Wednesday, November 8, 2017

Journalism with Meryl Streep and Tom Hanks

I vividly recall when this story was in the national news headlines.  A lot.  The Pentagon Papers.  The Washington Post.  The Nixon Administration.  Steven Spielberg's new drama that opens in December and January is called THE POST.  Millions of us moviegoers who have loved Tom Hanks and Meryl Streep since the 1980s surely would assume that those two powerhouse stars have shared screen time.  Wrong.  They have never made a movie together.  Steven Spielberg has changed that.  Hanks and Streep star in THE POST, based on a true story.  They play real-life, historical characters.  The Academy, since the 1930s, has loved given Oscar nominations to performers who play real-life characters.  So maybe Meryl will be on her way to receiving her 21st Oscar nomination.
Tom Hanks did not get an Oscar nomination early this year for his truly moving work in SULLY.  I felt he gave one of his best performances ever as the humble, life-saving pilot of a severely crippled USAir commercial airplane, Captain Chesley "Sully" Sullenberg.  I hoped Tom Hanks would get a Best Actor Oscar nomination for SULLY.
Hanks and Spielberg have teamed up before (SAVING PRIVATE RYAN, CATCH ME IF YOU CAN, THE TERMINAL and BRIDGE OF SPIES).  They've teamed up again.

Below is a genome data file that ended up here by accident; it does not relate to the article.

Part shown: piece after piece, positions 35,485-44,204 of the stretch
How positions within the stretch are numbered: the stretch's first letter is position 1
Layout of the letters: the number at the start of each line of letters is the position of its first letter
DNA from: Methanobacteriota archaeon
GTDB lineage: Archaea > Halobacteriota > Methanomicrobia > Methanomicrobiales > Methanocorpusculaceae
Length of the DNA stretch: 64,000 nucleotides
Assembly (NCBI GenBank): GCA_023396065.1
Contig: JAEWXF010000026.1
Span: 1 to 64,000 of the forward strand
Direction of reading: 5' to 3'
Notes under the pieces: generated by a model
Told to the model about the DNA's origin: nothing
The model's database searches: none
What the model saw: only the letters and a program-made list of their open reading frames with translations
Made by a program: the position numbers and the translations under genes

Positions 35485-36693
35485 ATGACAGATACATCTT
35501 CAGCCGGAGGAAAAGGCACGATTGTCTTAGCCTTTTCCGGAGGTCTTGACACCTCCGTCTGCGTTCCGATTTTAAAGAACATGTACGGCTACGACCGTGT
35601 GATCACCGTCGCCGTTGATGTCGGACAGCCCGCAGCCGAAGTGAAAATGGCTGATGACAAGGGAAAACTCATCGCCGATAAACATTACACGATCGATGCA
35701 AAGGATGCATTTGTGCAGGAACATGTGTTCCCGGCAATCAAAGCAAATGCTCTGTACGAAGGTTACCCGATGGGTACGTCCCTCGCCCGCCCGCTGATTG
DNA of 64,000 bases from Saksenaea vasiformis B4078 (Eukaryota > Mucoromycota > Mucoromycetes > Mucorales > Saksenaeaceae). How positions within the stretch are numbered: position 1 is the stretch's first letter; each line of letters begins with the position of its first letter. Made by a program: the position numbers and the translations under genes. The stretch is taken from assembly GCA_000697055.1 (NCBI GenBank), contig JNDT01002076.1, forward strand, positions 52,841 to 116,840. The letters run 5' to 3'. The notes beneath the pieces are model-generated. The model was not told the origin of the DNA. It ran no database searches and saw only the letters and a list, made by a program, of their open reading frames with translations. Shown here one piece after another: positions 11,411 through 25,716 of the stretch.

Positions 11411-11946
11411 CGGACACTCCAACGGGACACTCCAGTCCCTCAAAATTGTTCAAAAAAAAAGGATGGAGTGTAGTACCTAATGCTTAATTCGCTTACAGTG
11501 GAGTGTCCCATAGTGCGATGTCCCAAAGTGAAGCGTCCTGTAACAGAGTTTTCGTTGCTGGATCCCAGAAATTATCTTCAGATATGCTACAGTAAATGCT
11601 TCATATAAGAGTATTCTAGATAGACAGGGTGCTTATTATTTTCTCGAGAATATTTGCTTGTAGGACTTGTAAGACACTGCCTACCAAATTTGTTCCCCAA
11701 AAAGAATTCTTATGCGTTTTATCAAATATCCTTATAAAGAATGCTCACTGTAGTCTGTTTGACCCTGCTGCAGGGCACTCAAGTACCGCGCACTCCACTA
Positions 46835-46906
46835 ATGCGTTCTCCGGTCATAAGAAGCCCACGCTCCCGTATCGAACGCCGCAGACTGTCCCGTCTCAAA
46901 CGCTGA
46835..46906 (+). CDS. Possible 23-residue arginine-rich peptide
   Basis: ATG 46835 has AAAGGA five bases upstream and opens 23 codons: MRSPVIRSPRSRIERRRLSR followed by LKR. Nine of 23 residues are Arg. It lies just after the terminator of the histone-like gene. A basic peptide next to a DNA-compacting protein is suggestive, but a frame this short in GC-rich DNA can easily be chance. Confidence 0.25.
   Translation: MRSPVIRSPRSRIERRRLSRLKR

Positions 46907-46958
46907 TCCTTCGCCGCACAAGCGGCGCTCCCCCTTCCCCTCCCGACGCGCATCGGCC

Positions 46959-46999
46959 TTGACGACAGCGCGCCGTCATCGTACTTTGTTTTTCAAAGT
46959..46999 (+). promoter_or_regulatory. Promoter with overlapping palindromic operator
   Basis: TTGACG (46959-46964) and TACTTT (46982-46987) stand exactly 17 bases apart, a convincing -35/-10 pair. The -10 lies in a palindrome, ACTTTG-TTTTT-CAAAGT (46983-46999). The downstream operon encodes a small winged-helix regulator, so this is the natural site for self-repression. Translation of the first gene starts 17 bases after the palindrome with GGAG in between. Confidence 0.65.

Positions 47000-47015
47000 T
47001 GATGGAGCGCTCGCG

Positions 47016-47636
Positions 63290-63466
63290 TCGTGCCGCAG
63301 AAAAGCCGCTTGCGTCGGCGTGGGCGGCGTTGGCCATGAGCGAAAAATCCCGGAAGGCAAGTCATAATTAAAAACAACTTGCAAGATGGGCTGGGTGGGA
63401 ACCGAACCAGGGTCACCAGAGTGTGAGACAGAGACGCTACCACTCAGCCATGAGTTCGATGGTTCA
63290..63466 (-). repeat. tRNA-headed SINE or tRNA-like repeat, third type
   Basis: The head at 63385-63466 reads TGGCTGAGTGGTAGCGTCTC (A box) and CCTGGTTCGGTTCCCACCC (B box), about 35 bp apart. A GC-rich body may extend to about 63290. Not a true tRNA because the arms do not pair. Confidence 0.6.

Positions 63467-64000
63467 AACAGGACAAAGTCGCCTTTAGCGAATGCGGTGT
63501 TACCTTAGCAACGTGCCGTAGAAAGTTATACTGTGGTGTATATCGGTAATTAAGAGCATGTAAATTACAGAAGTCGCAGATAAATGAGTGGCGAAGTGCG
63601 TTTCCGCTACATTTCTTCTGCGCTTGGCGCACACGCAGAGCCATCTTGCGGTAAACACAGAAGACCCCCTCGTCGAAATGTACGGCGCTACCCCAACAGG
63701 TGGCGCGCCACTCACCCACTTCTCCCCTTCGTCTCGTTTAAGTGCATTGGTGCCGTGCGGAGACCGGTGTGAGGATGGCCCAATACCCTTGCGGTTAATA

Tom Hanks now plays Ben Bradlee, a man previously played by Jason Robards in the 1976 film, ALL THE PRESIDENT'S MEN.  Meryl Streep plays Katharine "Kay" Graham, owner of The Washington Post.  Bradlee and Graham battle the federal government for the right to publish classified information as it relate to the highly controversial Vietnam War.  It was journalism versus The White House.  Graham was owner/publisher of The Washington Post.  She also battled sexism.  Bradlee was the newspaper's executive editor.


 Here is a trailer for Steven Spielberg's THE POST:
I attended a parochial all-boys high school in the Watts section of South Central L.A.  Watts was still famous, if you will, for the Watts Riots that made national headlines for a week just a few years earlier.  I spent a lot of time in our high school library.  I wasn't the only one.  It was usually pretty full right before homeroom and during lunch.  We read newspapers.  We had The Los Angeles Times, The Los Angeles Herald Examiner and the Spanish newspaper, Hoy.  Our student body was predominantly African American and Mexican American.

Today, I can't recall ever seeing a high school student read a newspaper.  In this age of great technology, I rarely get the vibe that high schoolers are reading major newspapers online.  I still like newspapers and magazines.  In the trailer for THE POST, I get the feeling Spielberg is sending out a plea for the life of print journalism.  The art of print has been decreasing and disappearing rapidly.  I'd hate to see it go.  To be reminded of the power of print and the exhausting, non-glamorous but vital work of serious print journalists...see ALL THE PRESIDENT'S MEN before you go see THE POST.  Spielberg's new film will definitely be at the top of my "must-see" movie list.  Viva, Freedom of the Press!

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